Mass.gov
   
Mass.Gov home Mass.gov  home get things done agencies Search Mass.Gov


Commonwealth of Massachusetts

Public Reprimand No. 2006-18



GERALD J. ZYFERS

Order (public reprimand) entered by the Board On November 13, 2006.

SUMMARY1


The respondent received a public reprimand for his conduct in two separate matters.

In the first matter, the respondent ordered a copy of a transcript of a deposition in connection with a case in which the respondent was counsel to the plaintiff. On March 23, 2003, the stenographer mailed the transcript to the respondent along with a bill for services in the amount of $294.65. The respondent received the transcript and the bill, but did not pay the stenographer.

On June 4, 2004, the stenographer filed a small claims action against the respondent to collect the bill. The respondent received notice of the claim, but did not appear for the court hearing. On August 12, 2004, the court entered a judgment for the stenographer in the amount of $458.42. The court also issued a payment order requiring the respondent to pay the total amount of the judgment by September 13, 2004, and to appear for a payment review hearing on September 15, 2004 unless excused.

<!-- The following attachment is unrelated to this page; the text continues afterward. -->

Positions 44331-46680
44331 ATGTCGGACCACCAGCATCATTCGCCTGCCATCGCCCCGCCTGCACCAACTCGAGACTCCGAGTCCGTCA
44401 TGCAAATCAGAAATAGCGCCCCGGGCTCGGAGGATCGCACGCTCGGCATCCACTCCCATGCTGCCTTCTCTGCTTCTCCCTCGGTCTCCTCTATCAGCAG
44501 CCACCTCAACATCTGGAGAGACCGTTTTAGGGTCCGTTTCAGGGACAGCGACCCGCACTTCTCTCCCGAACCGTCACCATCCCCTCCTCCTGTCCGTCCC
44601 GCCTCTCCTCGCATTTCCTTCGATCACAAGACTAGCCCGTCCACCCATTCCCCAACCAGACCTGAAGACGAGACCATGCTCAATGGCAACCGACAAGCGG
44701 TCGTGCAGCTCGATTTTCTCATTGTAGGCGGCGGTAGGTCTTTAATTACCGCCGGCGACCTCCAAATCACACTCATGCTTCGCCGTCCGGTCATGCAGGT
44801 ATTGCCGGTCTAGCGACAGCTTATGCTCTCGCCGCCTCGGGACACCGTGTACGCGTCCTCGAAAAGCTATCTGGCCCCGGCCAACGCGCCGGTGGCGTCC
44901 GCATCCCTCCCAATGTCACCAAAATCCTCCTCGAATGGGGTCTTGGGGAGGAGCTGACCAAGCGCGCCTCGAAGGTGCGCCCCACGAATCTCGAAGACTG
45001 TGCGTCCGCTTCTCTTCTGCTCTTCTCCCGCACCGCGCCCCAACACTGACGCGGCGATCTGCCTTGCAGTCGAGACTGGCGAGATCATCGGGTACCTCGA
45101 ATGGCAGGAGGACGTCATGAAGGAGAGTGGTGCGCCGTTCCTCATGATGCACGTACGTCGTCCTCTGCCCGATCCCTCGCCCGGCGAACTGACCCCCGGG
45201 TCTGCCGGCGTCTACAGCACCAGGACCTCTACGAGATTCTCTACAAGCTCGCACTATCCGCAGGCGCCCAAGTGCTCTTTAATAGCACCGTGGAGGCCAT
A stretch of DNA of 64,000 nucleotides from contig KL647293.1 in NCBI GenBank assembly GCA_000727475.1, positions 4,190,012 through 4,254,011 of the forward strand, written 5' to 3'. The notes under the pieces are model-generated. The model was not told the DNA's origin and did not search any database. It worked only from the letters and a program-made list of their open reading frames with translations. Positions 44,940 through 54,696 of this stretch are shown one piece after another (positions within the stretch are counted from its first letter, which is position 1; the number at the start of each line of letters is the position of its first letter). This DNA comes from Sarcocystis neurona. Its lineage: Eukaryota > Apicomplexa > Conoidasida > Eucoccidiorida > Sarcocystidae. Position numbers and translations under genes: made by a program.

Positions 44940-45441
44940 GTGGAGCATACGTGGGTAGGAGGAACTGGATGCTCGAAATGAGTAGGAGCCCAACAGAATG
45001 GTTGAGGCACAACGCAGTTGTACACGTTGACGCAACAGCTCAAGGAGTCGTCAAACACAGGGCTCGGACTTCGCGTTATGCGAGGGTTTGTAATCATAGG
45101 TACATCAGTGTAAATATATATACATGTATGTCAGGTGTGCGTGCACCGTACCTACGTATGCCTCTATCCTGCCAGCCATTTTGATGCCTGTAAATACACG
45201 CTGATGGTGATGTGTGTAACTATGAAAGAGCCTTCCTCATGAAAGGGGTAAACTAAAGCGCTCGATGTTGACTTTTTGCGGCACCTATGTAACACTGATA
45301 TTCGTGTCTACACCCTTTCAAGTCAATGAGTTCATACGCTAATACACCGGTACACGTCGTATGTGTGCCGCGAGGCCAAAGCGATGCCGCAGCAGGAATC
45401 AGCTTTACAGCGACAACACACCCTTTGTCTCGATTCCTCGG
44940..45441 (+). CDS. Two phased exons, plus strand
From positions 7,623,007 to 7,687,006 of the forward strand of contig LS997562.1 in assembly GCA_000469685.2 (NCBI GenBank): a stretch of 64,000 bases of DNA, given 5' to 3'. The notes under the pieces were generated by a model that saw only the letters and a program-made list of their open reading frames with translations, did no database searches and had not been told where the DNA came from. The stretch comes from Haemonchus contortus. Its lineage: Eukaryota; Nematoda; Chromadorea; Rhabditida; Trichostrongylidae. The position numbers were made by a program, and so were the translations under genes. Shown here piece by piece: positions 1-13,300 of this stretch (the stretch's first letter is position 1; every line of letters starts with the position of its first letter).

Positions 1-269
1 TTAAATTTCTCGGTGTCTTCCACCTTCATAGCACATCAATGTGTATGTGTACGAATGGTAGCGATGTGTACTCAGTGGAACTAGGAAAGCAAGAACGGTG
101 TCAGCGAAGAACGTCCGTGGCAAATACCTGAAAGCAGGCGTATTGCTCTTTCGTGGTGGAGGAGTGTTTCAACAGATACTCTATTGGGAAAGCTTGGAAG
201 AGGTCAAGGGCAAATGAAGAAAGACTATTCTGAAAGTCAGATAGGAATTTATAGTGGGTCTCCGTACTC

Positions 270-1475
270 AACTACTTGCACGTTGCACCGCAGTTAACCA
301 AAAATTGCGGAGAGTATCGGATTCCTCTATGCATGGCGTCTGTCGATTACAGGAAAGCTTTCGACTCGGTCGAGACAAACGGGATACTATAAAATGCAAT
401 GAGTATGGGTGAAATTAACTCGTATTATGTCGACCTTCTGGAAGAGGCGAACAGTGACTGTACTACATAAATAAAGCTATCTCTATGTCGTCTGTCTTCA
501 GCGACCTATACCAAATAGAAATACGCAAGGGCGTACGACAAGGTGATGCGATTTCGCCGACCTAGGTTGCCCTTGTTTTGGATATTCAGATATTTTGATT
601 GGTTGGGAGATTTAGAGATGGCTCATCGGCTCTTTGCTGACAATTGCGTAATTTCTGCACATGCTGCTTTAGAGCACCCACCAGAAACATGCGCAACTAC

The respondent received notice of the judgment in favor of the stenographer, and of the court’s payment order and order to appear for the payment review hearing. The respondent intentionally and without good cause failed to pay the judgment by September 13, 2004, and intentionally and without good cause failed to appear for the payment review hearing on September 15, 2004. On September 16, 2004, the court issued a capias for the respondent’s arrest.

On October 13, 2004, the stenographer filed a request for investigation with the Office of Bar Counsel. By letter from bar counsel dated October 19, 2004, the respondent received notice of the stenographer’s grievance. On or about January 3, 2005, before the capias had been served, the respondent paid the stenographer the full amount of the judgment. The stenographer notified the court that the judgment had been satisfied, and the capias was dismissed.